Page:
Theology for a Bad Appointment
Eleven years ago, my appointment came as a complete surprise. I had talked with the district superintendent about the type of church I felt God was calling me to serve, and this one was the opposite. And it was in trouble. When asked to describe the congregation, he said it was “hemorrhaging.” By all appearances it was a “bad” appointment.
How do you survive and thrive in an appointment you do not feel called to serve?
Itineracy as a Spiritual Discipline
The first (and hardest) step is to see the appointment process as a prudential means of grace and itineracy as a spiritual discipline. Believing this does not require you to passively accept every decision that the cabinet makes as the will of God. In fact, this spiritual perspective should foster a more radical critique of our current practices than any evaluation based on secular models. Regardless, after an appointment is set, we pastors must trust that God can make our system work for the renewal of our churches—even if this does not result in our personal fulfillment.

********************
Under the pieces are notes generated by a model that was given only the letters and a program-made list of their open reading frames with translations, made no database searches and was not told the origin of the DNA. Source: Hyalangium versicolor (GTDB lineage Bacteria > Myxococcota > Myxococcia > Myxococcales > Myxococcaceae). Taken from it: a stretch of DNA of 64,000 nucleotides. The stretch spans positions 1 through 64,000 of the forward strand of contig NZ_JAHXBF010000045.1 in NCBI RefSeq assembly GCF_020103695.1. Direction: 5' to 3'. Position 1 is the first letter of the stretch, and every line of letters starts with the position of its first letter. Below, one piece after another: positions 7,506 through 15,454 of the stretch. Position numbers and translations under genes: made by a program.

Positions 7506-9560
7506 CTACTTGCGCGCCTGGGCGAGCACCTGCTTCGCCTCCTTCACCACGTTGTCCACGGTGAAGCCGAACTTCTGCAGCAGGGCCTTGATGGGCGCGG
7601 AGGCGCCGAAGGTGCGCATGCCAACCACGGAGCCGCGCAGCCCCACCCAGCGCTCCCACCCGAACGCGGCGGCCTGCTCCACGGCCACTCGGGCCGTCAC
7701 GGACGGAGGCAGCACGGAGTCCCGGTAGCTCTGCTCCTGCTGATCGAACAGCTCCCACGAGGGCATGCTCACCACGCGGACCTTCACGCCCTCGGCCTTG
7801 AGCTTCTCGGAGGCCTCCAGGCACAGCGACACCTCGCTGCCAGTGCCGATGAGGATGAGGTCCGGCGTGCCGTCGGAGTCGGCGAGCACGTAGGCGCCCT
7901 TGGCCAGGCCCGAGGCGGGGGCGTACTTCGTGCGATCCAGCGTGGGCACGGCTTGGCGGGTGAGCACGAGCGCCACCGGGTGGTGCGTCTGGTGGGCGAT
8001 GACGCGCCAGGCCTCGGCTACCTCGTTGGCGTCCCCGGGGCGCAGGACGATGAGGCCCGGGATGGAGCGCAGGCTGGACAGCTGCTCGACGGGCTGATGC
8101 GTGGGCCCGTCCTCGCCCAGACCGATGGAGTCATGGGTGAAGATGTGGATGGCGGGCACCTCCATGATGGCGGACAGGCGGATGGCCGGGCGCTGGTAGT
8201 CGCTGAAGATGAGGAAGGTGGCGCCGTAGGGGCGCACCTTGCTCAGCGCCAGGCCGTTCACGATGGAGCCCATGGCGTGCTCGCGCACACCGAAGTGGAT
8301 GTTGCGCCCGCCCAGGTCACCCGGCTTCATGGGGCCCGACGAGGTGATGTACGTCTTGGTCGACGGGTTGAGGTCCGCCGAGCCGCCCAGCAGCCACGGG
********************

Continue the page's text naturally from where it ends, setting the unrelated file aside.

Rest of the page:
This spiritual perspective raises a more troubling question about the providence of God. We articulate the question this way, “What the *@#$&^ was the bishop thinking?” Is God at work in this process or not? If so, how do we square the belief that God is at work when it appears that the cabinet got it so horribly wrong? There are four temptations a pastor faces when he or she wrestles with this question.